After an incredible run, up nearly 10% in just four months, imports took a break in January 2018. Year-over-year, not seasonally-adjusted, imports gained 9.5%, a rate that is better than experienced during the similar upturn in 2014 but still well short of what the rest of the world requires for global growth. The fact that almost all of that gain came during the aftermath of Harvey and Irma at this point raises doubts as to whether US demand will be sustained even at this low level.
As with other economic accounts in December and January, the rolling over strongly suggests the artificial boost of the hurricanes’ collective aftermath. In terms of imports, this was an especially strong response. Inbound trade had between January 2017 and last October contracted again, signaling the opposite of “globally synchronized growth” (unless growth in this context included that negative signs).
The very sharp rise particularly in the sector of trade driving it, consumer goods, proposed the artificiality of the trend. Rather than recognize that for what it likely was, instead there was a rush to see the dramatic upswing as, well, a lasting dramatic upswing – to the point now that the import side in particular is being used to justify tariffs and the impetus for a trade war.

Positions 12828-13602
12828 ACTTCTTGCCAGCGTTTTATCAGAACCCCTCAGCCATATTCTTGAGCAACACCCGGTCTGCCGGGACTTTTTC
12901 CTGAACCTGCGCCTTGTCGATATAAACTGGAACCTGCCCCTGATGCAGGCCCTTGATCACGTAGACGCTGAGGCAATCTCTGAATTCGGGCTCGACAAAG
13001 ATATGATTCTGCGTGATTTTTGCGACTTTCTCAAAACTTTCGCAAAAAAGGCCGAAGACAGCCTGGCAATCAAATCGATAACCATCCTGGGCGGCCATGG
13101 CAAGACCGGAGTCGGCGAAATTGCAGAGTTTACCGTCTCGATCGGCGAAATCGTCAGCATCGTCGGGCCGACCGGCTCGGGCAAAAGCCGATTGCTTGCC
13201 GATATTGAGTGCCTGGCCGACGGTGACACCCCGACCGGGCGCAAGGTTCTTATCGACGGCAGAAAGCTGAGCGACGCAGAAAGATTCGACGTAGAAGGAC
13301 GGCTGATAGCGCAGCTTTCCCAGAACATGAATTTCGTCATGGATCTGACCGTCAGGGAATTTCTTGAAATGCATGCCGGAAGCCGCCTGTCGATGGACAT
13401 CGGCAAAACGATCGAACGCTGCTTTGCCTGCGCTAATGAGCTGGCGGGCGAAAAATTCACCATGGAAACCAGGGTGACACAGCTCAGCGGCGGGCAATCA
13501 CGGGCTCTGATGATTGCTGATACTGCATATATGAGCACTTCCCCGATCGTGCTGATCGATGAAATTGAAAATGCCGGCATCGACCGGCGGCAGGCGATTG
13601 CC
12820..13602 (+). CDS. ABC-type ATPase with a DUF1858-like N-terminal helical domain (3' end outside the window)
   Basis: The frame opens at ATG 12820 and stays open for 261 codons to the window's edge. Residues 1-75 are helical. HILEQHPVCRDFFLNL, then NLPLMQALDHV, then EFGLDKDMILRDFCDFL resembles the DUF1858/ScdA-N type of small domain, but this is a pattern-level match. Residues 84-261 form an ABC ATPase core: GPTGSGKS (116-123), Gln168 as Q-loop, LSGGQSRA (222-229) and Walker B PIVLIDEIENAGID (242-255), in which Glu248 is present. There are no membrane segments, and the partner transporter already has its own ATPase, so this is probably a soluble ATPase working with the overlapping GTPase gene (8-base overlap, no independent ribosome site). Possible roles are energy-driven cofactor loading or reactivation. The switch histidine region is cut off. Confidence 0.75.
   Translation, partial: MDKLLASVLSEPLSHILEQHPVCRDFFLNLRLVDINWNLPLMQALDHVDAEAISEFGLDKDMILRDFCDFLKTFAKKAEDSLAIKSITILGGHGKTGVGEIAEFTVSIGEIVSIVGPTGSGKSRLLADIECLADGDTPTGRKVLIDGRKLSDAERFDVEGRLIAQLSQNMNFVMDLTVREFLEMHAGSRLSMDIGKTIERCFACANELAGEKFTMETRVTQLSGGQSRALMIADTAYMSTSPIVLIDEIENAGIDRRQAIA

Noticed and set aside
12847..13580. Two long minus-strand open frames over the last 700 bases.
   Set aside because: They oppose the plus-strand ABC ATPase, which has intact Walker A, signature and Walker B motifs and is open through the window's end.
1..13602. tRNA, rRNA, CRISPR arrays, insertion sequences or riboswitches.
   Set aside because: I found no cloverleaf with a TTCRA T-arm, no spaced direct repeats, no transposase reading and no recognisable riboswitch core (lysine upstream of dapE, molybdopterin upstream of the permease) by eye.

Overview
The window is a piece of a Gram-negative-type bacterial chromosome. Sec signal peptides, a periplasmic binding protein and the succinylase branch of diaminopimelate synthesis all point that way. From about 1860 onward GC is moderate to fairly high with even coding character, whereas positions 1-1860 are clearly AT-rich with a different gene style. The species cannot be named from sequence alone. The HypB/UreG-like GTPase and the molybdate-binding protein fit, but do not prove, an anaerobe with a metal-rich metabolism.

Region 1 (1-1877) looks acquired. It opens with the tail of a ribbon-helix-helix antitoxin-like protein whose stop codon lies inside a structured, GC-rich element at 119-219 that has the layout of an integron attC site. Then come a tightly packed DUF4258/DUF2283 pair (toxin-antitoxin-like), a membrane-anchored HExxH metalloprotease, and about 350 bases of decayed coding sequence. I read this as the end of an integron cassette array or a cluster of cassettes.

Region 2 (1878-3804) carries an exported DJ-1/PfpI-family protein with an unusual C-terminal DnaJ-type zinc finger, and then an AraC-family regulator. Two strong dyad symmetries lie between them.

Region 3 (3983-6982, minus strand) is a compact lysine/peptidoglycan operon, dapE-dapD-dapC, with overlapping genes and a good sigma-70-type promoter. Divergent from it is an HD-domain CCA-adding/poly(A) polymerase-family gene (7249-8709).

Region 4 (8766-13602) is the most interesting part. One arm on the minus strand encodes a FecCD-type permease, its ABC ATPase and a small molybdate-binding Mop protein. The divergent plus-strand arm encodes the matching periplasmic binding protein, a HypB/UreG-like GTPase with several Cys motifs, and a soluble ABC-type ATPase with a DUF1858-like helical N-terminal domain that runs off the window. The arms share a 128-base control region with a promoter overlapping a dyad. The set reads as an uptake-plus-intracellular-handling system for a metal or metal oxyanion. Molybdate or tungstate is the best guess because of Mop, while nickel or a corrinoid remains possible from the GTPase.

It’s that last part that is truly unfortunate, not because I believe tariffs will have much of an economic effect way one or another. Rather, they are emblematic of what I believe is the worst case – the further fragmentation of the political and social order that in one sense needs to happen but at the same time opens the door to far greater risks of where the clear lessons of history are forced silent.
The issue isn’t US trade, but the distinct lack of global trade at all. The trade deficit is a symptom or even byproduct of the eurodollar system as it is. Just as with immigration or robots, the fact that the rest of the world (primarily China) holds a mercantile surplus against the US is the wrong place for focused attention. It’s understandable to a degree, at least like now when legitimate economic criticism is often forbidden. The economy has recovered, so we are told, therefore something else has to take the blame – because there is blame.